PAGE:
In the present case, “the goods at issue are directed both at the public at large and a professional public”, and “the level of attention cannot be considered as being particularly high”. ”In any event, the question whether the relevant public is characterised by a high or particularly high level of attention is irrelevant. Having regard to the elements composing the mark applied for, which are characterised by extreme simplicity, the mark does not convey a message related to the commercial origin of the goods covered, whatever the relevant public’s level of attention”.

In fact, the General Court endorsed the contested decision setting forth that the mark applied for “is extremely simple and does not display any particular characteristics or an aspect easily and immediately perceived by the relevant public as indicating the commercial origin of the goods at issue. Consequently, consumers will perceive the contested sign as a mere decorative element affixed to the sidewall of tyres or any other goods covered by the application for registration”. Furthermore, “in order for a trade mark to be registered it is not sufficient for it to be original, it must also differ substantially from the basic shapes of the goods concerned, commonly used in trade, and must not appear as a simple variant of those shapes”.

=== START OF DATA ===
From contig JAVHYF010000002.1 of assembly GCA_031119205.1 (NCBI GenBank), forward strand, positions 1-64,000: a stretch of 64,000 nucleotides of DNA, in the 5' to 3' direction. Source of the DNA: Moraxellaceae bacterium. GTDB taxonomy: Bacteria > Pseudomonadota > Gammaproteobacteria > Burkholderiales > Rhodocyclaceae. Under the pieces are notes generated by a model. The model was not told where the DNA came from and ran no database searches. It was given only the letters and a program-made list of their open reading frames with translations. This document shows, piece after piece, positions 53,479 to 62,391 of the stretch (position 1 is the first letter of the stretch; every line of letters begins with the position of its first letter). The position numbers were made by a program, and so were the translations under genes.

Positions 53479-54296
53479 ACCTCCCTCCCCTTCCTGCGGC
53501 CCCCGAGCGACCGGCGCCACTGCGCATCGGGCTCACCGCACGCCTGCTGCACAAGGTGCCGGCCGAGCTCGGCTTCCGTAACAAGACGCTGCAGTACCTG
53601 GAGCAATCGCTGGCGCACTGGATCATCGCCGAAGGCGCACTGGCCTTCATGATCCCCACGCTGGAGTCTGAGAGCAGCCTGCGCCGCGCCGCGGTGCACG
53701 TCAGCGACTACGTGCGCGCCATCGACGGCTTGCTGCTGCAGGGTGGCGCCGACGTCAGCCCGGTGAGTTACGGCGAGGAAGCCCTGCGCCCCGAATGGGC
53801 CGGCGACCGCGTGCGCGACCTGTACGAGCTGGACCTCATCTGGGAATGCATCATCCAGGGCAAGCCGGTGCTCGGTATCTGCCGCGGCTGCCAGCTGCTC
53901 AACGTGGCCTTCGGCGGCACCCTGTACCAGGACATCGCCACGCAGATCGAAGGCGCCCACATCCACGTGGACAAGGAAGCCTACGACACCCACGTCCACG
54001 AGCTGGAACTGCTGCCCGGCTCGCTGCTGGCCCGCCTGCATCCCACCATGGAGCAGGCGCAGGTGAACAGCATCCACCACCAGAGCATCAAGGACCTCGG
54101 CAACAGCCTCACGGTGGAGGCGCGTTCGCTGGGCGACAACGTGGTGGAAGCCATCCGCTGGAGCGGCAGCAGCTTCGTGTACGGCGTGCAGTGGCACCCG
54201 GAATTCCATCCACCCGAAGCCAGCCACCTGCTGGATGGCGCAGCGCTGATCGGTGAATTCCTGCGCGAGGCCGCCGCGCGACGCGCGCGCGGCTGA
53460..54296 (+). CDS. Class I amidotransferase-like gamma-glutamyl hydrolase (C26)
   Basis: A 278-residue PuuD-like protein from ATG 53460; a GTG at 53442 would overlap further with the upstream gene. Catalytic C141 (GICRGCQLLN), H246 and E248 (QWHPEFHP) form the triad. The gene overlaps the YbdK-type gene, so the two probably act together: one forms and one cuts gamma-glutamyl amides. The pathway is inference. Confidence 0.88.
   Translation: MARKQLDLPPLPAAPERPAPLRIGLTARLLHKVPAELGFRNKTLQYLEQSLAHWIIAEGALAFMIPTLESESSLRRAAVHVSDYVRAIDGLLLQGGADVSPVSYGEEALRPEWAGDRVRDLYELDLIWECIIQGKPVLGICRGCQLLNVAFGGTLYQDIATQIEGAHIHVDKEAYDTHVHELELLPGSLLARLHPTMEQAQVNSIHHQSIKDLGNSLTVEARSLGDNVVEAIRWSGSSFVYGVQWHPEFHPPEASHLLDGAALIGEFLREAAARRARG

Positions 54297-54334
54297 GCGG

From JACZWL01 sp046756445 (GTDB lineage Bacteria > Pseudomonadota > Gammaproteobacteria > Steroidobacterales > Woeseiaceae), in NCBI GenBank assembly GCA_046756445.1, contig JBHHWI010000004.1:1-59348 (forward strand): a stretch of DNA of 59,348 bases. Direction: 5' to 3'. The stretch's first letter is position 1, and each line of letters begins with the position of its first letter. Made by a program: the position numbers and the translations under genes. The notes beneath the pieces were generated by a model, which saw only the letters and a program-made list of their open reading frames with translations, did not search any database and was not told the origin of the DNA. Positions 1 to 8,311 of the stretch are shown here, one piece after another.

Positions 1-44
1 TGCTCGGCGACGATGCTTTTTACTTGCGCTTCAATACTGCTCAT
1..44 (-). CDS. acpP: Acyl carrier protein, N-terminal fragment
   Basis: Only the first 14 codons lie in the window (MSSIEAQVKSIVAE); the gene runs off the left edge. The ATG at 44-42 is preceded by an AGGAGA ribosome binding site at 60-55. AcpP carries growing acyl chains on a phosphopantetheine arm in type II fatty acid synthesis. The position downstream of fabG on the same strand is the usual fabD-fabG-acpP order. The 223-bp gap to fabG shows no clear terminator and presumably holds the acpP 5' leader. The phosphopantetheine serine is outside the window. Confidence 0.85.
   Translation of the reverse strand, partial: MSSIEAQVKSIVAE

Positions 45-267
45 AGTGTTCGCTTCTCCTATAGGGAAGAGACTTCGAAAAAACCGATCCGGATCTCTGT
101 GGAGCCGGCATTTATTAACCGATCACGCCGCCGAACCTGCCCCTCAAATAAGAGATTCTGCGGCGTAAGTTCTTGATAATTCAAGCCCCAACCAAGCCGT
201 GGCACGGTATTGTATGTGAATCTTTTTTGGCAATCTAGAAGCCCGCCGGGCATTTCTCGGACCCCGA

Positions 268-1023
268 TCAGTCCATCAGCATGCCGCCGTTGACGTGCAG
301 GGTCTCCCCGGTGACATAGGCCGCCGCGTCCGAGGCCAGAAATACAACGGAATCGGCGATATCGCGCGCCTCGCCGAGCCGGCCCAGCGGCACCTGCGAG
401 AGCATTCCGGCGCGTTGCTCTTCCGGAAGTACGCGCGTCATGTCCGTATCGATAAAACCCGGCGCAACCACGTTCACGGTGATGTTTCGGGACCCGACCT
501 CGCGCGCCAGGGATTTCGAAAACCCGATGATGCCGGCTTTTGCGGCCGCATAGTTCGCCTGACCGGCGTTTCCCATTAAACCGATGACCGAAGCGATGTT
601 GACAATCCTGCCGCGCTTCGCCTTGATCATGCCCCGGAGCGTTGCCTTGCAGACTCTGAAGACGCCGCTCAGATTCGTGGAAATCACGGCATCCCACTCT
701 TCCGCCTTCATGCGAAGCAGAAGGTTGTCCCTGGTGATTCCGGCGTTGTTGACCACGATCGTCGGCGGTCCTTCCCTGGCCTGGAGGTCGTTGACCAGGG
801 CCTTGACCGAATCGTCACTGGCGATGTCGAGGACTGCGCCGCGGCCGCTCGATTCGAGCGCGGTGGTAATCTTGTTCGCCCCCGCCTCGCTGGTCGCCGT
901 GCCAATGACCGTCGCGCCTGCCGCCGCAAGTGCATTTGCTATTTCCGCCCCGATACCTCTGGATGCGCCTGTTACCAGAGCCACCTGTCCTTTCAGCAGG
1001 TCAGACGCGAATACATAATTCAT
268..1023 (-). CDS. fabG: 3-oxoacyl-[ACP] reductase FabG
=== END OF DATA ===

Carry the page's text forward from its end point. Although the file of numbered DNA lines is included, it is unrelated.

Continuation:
As to acquired distinctiveness through use, the General Court confirmed that “it is necessary that at least a significant proportion of the relevant public, by virtue of that mark, identifies the goods or services concerned as originating from a particular undertaking. However, the circumstances in which that requirement for acquisition of distinctive character through use may be regarded as satisfied cannot be established solely by reference to general, abstract data such as predetermined percentages”. In that regard, “the applicant merely states that it has supplied since 2011, exclusively, tyres for Formula 1 Championship teams and that, therefore, the mark applied for enjoys wide televised media coverage, accordingly it is seen by millions of viewers across the entire world”. Nevertheless, it is not sufficient, for the purposes of recognising acquired distinctiveness through use, “that a mark has been seen by many. It is also necessary for those persons to be capable of attributing to that mark a distinctive function. None of the evidence presented provides information relating to the way in which the relevant public understands the mark”. Thus, “none of the evidence submitted makes it possible to show that the relevant persons or, at least, a significant proportion of these, identify, thanks to the mark applied for, the goods covered by it. The evidence submitted merely makes it possible to show that the sign for which registration was sought was used by the applicant on those goods. Nevertheless, they do not make it possible to show that the sign will be perceived by the relevant public as an indication of commercial origin of the goods covered by the mark applied for”, and no acquired distinctive character through use, at the time the trade mark application was submitted, has been recognised by the General Court. – Full judgement